Weapons cheaper than Books in South Africa!

SomeOne writes "Here is a copy of a press release which has been circulated this morning -- there is no URL.

AK-47s cheaper than books.

It is cheaper in South Africa of today to buy a second hand AK-47 assault rifle than it is to buy a new JK Rowling Harry Potter book. That is the
message author, satirist and social campaigner Pieter-Dirk Uys will bring to Cape Town today (23 April - World Book Day) as part of the campaign to have VAT removed from books.

From police and other sources he has discovered that it is possible to buy one of these weapons for as little as R150. Many paperback books, let alone hard cover editions, are considerably more expensive.


Bookmobile torched: police

"Irene Roberts sits back in her rocking chair, hands folded neatly across her lap, looks out the window and slowly shakes her head. "Oh, all those beautiful books," she says wistfully."

"The Guelph woman, who recently celebrated her 82nd birthday, was reacting to news the Guelph Public Library's popular Bookmobile was destroyed early Monday, in a fire police say was deliberately set." (from Guelph Mercury)


Vikings? Such friendly folk, say textbooks

A Very Defiant Duckling Named Ender spotted This Guardian Unlimited Article that says Schoolchildren are getting rewritten histories of Europe that are politically correct but cut out the awkward facts.
Children are being taught a sanitised version of European history in which Napoleon is depicted as primarily a reformer and the Vikings are portrayed as peace-loving traders, according to new research.
The move is part of a new drive towards political correctness in which national identity, as well as controversy and conflict, have been wiped from secondary school textbooks, the study claims.

A somewhat related story At on new text books now under development in Washington for Iraqi schools.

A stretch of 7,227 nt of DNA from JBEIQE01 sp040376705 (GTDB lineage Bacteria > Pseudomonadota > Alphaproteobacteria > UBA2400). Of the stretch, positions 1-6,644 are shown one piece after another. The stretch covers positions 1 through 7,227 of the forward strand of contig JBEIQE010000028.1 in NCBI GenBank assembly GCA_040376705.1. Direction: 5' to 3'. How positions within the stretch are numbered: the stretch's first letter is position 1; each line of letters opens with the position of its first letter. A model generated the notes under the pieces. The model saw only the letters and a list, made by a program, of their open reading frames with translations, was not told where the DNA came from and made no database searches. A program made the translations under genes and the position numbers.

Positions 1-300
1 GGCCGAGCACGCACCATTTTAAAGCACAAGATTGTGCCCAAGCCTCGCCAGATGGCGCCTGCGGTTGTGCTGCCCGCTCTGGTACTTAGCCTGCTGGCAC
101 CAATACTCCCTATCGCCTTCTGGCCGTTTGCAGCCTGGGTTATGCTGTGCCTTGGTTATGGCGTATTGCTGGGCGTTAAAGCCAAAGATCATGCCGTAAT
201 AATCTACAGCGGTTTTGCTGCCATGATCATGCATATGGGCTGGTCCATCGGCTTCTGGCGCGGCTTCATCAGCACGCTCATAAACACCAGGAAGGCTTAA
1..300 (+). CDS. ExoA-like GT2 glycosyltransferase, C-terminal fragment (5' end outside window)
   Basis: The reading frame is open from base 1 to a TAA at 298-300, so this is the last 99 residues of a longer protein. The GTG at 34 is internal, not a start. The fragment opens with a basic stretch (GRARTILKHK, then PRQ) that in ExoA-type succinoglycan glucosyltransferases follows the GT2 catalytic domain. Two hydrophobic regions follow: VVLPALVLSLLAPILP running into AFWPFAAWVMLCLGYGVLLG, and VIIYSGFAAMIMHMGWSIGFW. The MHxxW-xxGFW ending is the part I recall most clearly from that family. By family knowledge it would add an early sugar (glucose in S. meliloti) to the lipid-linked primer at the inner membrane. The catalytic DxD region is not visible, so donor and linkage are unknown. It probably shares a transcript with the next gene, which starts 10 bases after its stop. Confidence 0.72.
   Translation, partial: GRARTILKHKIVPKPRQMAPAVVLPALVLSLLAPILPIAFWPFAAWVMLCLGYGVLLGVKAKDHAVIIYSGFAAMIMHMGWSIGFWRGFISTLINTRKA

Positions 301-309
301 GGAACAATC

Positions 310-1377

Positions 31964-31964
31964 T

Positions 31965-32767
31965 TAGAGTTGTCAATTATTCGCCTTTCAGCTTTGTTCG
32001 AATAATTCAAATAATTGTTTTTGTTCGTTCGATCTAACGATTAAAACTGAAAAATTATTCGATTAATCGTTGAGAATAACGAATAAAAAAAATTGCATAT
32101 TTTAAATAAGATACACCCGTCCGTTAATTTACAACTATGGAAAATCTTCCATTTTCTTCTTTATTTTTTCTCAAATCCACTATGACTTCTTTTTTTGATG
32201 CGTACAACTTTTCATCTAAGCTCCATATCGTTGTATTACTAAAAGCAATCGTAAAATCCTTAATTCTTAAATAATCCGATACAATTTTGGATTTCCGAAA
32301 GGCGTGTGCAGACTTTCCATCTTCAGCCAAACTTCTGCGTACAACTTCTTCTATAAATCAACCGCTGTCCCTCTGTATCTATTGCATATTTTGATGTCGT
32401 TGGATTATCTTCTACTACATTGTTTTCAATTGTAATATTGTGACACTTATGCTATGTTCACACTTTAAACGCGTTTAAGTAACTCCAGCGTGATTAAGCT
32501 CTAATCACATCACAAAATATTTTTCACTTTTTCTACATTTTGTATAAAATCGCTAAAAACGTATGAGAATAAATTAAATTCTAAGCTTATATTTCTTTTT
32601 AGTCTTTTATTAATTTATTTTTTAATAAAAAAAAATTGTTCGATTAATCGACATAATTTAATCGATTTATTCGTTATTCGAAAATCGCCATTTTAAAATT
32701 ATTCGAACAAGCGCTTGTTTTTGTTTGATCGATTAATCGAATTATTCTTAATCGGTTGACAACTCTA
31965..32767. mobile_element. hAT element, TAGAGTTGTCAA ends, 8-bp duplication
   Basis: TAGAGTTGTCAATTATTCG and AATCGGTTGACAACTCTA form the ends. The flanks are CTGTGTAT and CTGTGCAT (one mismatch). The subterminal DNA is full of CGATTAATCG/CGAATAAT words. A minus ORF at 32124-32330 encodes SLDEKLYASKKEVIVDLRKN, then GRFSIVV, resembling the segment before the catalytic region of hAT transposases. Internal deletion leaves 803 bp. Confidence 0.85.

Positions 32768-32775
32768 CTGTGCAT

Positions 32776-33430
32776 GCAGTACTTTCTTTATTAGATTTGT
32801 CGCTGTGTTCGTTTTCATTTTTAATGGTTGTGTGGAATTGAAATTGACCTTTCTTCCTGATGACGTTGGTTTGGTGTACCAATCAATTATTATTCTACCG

A Good Time for Great Books

Lee Hadden writes "A Good Time for Great Books

There is a good article on bioehtics and great books in the Wall
Street Journal, April 18, 2003

To the debate over science and man's destiny the President's Council on Bioethics has
just added its own contribution: a booklist that reaches beyond science to include everything
from a poem by Gerard Manley Hopkins and excerpts from the Book of Job to the first
three chapters of sociobiologist Edward O. Wilson's memoir. Also included is a
Nathaniel Hawthorne story ("The Birth-Mark") -- the same story with which Dr. Leon
Kass, the council's chairman, opened the council's first meeting in January 2002. The
selections, which include introductions and sample study questions, are all
accessible by clicking the "bookshelf" section on the council Web site.

Read more about it at: (subscription required).



Book at Center of Tattered Cover Fight Irrelevant to Police Case

"On behalf of his client, the lawyer representing the customer at the center of a landmark case involving Denver's Tattered Cover Book Store and its fight to protect the privacy of customer records recently authorized Tattered Cover's legal counsel to reveal the name of the book that had been sought by law enforcement officials for more than two years. The title, Guide to Remembering Japanese Characters by Kenneth G. Henshall, had nothing to do with the case involving a methamphetamine lab. Bookstore owner Joyce Meskis, who knew the name of the book, chose to fight in court to protect the privacy of her customers' records. "You cannot pick and choose your times [to protect purchase records]," Meskis told BTW. "[A bookstore's] role is to protect the privacy of the customer." (from Bookselling This Week)